It happens now and again that powerful new ideas change the course of history. I’m talking about a special class of redemptive ideas that push humanity to a higher stage of evolution, a stage in which we as a species are wiser and more loving and more just than we were before. One such idea was that all human beings are created in the image of God. Another was that faithfulness to God means abolishing slavery. I think that on the cultural horizon of the human species today there is such a new idea, an idea that could help redeem humanity from her present state of exile and destruction. That idea is the theology of human rights.
While religion is sometimes the enemy of human dignity, it can also be a powerful force for its protection. When John Woolman, an American Quaker born in 1720, began preaching that faithfulness to God requires abolishing slavery, he ignited a religious passion that helped facilitate the global paradigm shift that outlawed human bondage across the planet. That religious passion united humanity’s moral intuition with her awe in the face of God’s creation; it wove the mysterious and enthralling presence of the divine into the love that humans can know for the other. The time has come to preach global moral responsibility: God commands that we enact a “human covenant” to protect and nurture all human beings. While all doctrines may be criticized and all laws revised, the confidence that humanity has placed in human rights establishes them as the foundation of that sacred effort.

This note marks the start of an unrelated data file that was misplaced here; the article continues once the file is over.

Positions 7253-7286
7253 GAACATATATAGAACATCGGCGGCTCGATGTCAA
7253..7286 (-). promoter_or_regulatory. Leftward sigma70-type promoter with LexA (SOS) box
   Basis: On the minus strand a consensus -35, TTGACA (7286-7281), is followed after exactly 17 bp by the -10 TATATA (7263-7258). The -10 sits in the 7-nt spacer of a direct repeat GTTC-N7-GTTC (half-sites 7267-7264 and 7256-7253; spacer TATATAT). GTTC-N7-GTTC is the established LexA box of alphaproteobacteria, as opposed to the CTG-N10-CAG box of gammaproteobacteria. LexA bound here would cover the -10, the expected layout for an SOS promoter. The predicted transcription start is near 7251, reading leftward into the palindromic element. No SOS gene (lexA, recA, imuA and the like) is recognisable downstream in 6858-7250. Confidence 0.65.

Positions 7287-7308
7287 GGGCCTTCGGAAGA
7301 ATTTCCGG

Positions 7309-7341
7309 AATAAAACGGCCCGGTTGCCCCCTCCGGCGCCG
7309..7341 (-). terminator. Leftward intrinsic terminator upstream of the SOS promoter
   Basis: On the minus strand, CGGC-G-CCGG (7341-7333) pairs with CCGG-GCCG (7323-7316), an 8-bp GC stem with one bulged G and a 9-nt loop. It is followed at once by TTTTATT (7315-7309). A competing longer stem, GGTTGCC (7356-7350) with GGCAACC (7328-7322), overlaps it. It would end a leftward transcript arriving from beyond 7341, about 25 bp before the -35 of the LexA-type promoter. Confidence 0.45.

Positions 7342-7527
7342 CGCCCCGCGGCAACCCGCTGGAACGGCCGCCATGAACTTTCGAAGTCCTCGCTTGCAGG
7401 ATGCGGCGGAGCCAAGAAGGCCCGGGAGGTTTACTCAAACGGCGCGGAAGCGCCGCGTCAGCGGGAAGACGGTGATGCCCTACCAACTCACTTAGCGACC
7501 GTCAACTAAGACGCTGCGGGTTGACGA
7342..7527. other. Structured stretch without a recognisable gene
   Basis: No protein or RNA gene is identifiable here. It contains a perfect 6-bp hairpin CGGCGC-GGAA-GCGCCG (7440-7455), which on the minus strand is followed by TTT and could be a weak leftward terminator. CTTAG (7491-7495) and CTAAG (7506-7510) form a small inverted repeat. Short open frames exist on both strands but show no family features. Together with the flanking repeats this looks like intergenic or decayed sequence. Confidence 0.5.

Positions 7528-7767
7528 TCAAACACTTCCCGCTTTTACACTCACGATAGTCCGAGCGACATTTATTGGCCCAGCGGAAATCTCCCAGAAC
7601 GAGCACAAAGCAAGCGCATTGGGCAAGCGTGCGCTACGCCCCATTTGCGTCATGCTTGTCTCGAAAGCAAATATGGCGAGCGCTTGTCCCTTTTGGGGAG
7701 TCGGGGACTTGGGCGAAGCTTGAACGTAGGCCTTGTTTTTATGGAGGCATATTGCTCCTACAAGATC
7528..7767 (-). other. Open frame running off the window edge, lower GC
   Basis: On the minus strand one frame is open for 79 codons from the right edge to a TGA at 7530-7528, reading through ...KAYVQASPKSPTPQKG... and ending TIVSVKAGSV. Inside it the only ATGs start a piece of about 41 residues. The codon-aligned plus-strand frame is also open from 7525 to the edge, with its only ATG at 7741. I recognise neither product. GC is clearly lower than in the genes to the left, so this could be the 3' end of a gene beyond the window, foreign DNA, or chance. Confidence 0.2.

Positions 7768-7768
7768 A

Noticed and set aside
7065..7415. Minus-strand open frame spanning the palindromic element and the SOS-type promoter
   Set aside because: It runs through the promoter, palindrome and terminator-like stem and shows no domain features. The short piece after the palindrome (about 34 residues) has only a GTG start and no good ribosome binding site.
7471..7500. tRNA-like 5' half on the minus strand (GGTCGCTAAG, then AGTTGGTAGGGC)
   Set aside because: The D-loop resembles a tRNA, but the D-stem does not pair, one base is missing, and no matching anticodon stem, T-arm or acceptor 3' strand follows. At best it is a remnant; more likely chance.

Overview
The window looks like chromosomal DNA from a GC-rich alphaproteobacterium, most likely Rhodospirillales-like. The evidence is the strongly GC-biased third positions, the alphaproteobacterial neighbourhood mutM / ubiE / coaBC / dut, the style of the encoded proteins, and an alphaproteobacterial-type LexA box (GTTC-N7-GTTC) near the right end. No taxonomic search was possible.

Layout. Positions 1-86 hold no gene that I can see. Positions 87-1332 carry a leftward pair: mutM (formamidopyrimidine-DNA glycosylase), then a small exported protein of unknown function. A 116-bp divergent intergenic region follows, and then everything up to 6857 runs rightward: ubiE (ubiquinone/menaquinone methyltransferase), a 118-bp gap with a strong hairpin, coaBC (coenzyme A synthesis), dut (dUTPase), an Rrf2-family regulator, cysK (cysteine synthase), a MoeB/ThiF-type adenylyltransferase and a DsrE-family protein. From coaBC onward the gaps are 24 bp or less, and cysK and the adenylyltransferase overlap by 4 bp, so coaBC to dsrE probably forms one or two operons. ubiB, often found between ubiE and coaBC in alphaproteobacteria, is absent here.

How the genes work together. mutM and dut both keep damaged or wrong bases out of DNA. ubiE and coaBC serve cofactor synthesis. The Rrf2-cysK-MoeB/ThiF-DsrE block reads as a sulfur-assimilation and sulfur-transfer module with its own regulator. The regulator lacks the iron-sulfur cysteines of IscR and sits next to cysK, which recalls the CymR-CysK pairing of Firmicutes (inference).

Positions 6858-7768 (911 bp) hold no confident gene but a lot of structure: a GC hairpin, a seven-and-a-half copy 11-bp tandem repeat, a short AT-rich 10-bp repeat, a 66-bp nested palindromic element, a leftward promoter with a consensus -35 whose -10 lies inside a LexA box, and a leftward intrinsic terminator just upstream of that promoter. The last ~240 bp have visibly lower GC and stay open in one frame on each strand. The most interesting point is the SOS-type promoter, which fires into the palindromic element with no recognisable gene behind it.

What we need is an inter-faith and multi-cultural theology of human rights constructed like a mosaic from the world’s religious perspectives. We need a theology that will direct the religious energy of our species towards protecting and nurturing human beings. To that end, I offer the particularistic Jewish contribution to human rights theology found in these web pages. It is more of a program for future study than a complete theology. But the outline is clear. My approach is provocatively, but accurately, summed up in the statement that the global human rights movement is mashiach (the Hebrew word for “messiah” or “anointed one”) and that a global order guaranteeing the International Bill of Rights* as contained in the Universal Declaration and the two covenants is the foundation for the kingdom of God.
* The International Bill of Human Rights consists of the core U.N. Human Rights documents: the Universal Declaration of Human Rights (adopted in 1948), the International Covenant on Civil and Political Rights (1966), the International Covenant on Economic, Social and Cultural Rights (1966) and additional protocols. Almost two thirds of the countries of the world have committed themselves to all or part of the International Bill of Human Rights.